Excerpt for The FBI Closes In On Milwaukee Phil Alderisio by , available in its entirety at Smashwords

The FBI Closes In

On Felix Milwaukee Phil Alderisio

Published by Robert Grey Reynolds Jr. at Smashwords

Copyright 2018 by Robert Grey Reynolds Jr.

In July 1969 federal authorities seized Felix Milwaukee Phil Alderisio (1912-September 25, 1971). Charged with conspiracy to defraud a bank, the indictment concluded a four-year FBI investigation. Arriving sealed, the document listed twenty-one counts against Alderisio. Three other men were named in the indictment but weren’t formally charged.

Alderisio was accused of defrauding the Parkwood Bank of $89,935. Located in suburban Harwood Heights, Illinois, the crime against the financial institution had allegedly occurred in May 1965. Alderisio was also indicted for establishing fake and insufficient collateral for home-improvement loans.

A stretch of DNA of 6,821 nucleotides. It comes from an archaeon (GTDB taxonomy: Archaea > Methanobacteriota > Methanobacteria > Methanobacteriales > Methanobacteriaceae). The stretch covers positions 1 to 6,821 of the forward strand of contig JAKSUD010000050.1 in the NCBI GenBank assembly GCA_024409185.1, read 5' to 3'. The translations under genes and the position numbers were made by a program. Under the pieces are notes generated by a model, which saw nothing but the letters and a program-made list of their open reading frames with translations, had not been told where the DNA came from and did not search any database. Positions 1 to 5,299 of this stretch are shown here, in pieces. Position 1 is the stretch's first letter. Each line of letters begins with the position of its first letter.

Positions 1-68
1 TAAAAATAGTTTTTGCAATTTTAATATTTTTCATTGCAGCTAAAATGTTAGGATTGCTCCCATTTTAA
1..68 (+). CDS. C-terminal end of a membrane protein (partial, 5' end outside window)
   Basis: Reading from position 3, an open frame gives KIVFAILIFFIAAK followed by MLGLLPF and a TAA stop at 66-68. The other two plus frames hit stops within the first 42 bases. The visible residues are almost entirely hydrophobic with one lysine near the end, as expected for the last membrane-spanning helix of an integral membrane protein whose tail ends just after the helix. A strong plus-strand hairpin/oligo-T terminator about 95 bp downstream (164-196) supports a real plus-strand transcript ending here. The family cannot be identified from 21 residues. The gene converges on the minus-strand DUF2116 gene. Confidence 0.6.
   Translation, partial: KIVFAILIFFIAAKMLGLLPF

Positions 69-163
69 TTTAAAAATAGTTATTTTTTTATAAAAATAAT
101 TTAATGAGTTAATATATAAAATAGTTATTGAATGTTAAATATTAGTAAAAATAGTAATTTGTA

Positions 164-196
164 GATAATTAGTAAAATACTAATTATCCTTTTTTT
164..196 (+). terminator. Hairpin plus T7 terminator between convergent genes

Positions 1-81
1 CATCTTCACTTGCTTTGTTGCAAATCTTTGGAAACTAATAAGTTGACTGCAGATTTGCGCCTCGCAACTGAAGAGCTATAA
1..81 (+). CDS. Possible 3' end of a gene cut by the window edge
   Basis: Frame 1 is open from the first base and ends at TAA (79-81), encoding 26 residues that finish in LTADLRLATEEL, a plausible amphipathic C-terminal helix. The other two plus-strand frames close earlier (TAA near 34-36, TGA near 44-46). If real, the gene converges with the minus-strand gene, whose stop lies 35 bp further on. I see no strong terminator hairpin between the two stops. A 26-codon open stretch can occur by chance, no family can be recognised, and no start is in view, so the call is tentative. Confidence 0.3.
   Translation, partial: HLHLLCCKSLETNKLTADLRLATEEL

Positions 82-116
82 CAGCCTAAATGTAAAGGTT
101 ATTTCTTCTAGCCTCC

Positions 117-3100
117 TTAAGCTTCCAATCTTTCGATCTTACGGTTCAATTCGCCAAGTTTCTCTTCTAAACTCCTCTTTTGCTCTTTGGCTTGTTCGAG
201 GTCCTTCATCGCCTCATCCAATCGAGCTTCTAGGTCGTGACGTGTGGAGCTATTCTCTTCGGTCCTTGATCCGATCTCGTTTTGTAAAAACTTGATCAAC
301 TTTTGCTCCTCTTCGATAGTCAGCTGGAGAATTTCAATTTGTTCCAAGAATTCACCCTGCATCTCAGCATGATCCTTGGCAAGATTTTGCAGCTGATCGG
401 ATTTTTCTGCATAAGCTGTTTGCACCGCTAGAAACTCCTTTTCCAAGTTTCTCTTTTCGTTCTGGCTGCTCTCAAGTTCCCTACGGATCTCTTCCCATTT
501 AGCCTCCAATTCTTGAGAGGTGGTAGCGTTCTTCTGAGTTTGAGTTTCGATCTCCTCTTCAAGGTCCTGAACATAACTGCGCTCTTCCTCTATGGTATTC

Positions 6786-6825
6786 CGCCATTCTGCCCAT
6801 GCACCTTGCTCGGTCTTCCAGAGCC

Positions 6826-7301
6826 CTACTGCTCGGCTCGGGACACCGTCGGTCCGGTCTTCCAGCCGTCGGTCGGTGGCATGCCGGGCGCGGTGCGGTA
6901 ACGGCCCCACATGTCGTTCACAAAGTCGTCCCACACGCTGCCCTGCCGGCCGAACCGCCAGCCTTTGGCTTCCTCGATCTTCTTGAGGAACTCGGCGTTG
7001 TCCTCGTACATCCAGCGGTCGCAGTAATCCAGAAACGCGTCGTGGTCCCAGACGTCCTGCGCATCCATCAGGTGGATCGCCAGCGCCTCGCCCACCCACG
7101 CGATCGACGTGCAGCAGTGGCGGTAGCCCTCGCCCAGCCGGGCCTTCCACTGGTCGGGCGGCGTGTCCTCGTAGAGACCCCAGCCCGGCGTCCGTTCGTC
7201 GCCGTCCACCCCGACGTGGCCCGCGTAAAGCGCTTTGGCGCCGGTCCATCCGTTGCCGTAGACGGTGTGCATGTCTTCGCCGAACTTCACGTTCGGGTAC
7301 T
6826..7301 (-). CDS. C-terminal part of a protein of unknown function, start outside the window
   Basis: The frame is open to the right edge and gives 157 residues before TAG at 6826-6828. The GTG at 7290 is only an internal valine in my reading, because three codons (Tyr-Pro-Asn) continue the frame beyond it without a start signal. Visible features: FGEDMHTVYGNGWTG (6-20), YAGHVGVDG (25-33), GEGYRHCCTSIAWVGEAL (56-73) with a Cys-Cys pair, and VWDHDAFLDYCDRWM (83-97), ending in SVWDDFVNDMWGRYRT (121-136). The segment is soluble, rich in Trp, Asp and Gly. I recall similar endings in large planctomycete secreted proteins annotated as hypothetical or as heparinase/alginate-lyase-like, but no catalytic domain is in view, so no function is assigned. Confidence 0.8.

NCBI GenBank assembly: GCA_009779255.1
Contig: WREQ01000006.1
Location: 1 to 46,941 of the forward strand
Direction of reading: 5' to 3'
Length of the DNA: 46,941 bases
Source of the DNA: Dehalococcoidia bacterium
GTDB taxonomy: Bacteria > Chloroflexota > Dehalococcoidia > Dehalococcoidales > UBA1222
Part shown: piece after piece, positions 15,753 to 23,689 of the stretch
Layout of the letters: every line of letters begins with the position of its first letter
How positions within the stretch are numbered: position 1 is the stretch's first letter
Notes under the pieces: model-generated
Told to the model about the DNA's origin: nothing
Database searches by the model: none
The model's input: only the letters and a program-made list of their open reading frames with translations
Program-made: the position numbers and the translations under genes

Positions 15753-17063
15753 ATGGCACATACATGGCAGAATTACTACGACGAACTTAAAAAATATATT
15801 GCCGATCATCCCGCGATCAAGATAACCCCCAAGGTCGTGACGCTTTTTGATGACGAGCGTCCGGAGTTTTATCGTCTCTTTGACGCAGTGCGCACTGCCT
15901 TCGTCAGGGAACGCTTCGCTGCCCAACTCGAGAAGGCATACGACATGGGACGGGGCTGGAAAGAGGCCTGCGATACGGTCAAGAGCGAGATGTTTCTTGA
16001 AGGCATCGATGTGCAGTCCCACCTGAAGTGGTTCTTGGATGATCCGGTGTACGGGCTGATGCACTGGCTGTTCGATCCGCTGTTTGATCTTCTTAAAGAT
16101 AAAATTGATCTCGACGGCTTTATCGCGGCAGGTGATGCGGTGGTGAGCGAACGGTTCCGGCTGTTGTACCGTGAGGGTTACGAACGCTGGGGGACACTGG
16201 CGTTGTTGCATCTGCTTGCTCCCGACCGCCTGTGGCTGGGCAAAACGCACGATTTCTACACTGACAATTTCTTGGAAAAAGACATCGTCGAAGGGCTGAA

FBI Director John J. Edgar Hoover (1895-1972) described Alderisio’s arrest as a blow to the upper echelon leadership of La Cosa Nostra. The 57-year-old Chicago mobster was taken into custody on Sunday, July 28th, at his suburban home in Riverside. Twenty federal agents surrounded the residence. Bond was set at $100,000.

Richard Peter Jackowski (1929-1999), 40, of Hickory Hills, was also named in the indictment. He was a former loan officer of the Parkwood Bank.

Other indictees were Irwin R. Pinky Davis (1916-1997), 44, of Wilmette and the deceased Alan Rosenburg. The latter was discovered shot to death in March 1965. Rosenberg was the son of Russian immigrant clothing salesman Edward W. Rosenberg (1892-). Born in 1927, by 1930 Alan lived at 3150 Sunnyside Avenue in Chicago. His mother Etta (1894-) was an Illinois native. By the time Alan was in the sixth grade the Rosenbergs had moved to 5111 Kenmore Avenue.

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